The three main legal regulators have extended the registration timetable for the Quality Assurance Scheme for Advocates (QASA) and modified its design in line with recommendations made by the High Court.

But in a joint statement issued today the Joint Advocacy Group (JAG), which designed QASA, ruled out delaying the start of the scheme until after the Jeffrey review of the provision of independent criminal advocacy.

Barristers on the Midland and Western circuits, the phase required to sign up, now have until 30 May to do so, extended from 7 March (and previously extended from 10 January). Registration for the other circuits have also been extended.

Those on the South Eastern circuit must register by 3 October and those on the Northern, North Eastern and Wales and Chester circuits have until 31 December.

To date only 11 barristers have registered.

The changes follow the High Court’s dismissal last week of a judicial review sought by the criminal bar. The court suggested four amendments to improve the scheme. JAG has agreed to revise the scheme accordingly. The changes are:

  • Amendment to the criminal advocacy evaluation form (CAEF) to require an advocate to identify when they were first instructed;
  • Amendment to the CAEF to require an advocate to identify whether advice on evidence was provided;
  • That a judge should be permitted to decline to complete an evaluation if he or she believes, because of the circumstances, it would not be fair to do so;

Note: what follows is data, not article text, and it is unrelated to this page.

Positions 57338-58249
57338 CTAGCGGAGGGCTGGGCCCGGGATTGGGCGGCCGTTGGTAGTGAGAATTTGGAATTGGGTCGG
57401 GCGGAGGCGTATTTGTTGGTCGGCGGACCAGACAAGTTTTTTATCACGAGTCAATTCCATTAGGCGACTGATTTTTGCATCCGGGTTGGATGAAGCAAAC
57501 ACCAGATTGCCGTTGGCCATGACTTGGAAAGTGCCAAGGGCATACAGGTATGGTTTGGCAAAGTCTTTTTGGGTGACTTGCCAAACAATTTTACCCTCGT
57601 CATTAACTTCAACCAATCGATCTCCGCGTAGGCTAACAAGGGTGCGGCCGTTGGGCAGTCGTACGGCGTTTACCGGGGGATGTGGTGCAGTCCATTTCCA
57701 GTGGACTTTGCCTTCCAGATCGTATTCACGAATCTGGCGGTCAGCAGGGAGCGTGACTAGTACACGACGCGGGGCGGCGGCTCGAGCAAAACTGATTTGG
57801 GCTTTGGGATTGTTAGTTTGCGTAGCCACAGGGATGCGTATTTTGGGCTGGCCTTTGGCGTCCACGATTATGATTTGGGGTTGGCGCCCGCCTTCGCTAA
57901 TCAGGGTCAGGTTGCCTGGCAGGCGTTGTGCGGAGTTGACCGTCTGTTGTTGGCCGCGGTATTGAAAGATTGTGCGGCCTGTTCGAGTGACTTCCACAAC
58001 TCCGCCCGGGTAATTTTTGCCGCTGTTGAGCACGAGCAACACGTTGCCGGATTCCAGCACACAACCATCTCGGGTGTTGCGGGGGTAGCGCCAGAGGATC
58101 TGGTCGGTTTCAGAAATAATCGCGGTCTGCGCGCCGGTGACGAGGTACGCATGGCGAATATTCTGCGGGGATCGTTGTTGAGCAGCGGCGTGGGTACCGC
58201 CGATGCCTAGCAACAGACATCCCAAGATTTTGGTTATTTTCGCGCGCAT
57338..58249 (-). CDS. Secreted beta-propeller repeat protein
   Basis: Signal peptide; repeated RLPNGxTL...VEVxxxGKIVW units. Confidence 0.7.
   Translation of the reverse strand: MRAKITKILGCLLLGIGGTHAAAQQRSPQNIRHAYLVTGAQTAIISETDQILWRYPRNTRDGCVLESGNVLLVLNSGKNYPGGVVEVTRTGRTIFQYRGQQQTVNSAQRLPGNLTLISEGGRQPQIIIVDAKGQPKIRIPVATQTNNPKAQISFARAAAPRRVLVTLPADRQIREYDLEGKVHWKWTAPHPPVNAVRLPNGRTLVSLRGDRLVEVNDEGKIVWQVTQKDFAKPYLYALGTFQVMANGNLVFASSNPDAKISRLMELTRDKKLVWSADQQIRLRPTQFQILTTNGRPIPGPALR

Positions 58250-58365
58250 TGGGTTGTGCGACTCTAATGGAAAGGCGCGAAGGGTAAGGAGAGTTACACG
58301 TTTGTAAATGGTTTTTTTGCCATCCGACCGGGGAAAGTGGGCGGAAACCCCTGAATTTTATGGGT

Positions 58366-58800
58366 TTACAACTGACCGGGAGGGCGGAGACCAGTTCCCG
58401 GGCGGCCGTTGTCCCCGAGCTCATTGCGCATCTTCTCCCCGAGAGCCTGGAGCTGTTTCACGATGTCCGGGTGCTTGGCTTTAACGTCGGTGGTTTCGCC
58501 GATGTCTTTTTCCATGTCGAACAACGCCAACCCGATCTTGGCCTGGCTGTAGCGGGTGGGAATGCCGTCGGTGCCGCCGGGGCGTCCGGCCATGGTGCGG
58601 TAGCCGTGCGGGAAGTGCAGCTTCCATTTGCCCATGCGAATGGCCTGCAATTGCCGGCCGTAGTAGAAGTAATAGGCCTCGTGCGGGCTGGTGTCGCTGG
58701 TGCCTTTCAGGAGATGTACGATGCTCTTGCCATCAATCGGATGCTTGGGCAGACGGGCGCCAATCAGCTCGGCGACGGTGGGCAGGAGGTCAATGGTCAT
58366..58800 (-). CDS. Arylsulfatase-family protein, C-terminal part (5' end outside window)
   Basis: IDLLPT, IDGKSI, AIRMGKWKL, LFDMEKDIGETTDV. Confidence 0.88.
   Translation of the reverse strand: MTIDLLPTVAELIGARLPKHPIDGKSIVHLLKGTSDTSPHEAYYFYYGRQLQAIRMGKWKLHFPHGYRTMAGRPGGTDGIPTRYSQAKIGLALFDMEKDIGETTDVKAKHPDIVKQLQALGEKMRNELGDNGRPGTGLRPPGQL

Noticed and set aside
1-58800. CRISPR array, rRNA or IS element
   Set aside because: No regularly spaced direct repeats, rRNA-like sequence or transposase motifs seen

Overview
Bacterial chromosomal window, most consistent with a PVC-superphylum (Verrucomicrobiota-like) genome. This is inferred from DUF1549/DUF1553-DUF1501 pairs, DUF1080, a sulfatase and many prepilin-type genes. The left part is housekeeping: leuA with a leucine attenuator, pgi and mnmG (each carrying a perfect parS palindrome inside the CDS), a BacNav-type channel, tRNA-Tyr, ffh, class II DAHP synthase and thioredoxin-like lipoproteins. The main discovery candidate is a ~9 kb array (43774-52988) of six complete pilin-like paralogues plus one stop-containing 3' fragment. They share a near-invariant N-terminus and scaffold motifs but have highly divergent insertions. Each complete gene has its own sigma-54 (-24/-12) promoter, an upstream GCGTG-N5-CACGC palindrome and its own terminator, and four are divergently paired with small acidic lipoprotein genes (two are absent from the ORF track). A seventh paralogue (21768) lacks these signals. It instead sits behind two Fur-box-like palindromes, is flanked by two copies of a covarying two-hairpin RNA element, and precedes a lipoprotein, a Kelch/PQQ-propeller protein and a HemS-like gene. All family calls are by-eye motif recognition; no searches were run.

• In the event of a third judicial evaluation becoming necessary it should be of the first trial conducted by the advocate in front of a judge other than either of the judges who conducted the first two assessments.

In addition, the regulators will change aspects of the QASA rules and handbook which the court found to be ambiguous.

Following the re-drafting, JAG, which, represents the Solicitors Regulation Authority, Bar Standards Board and ILEX Professional Standards, will send the changes for approval to the Legal Services Board and will re-issue the handbook by the end of February.

However, JAG rejected the court’s suggestion that the start of the scheme be delayed until after the Jeffrey review, which is expected to report in March. 

JAG said: ‘The judgment makes it clear that the regulators have a duty to assure the competence of those they regulate. The judgment notes that the Jeffrey review will be of relevance to this duty and to the development of QASA but there is no suggestion, explicit or otherwise, that the scheme should be delayed pending its publication.

‘Each of the regulators represented on JAG has engaged with the Jeffrey review and will continue to do so and we await Sir Bill’s report with interest. A review of the operation of QASA during its first two years has already been agreed, and any relevant recommendations from the Jeffrey review will be considered as part of that.’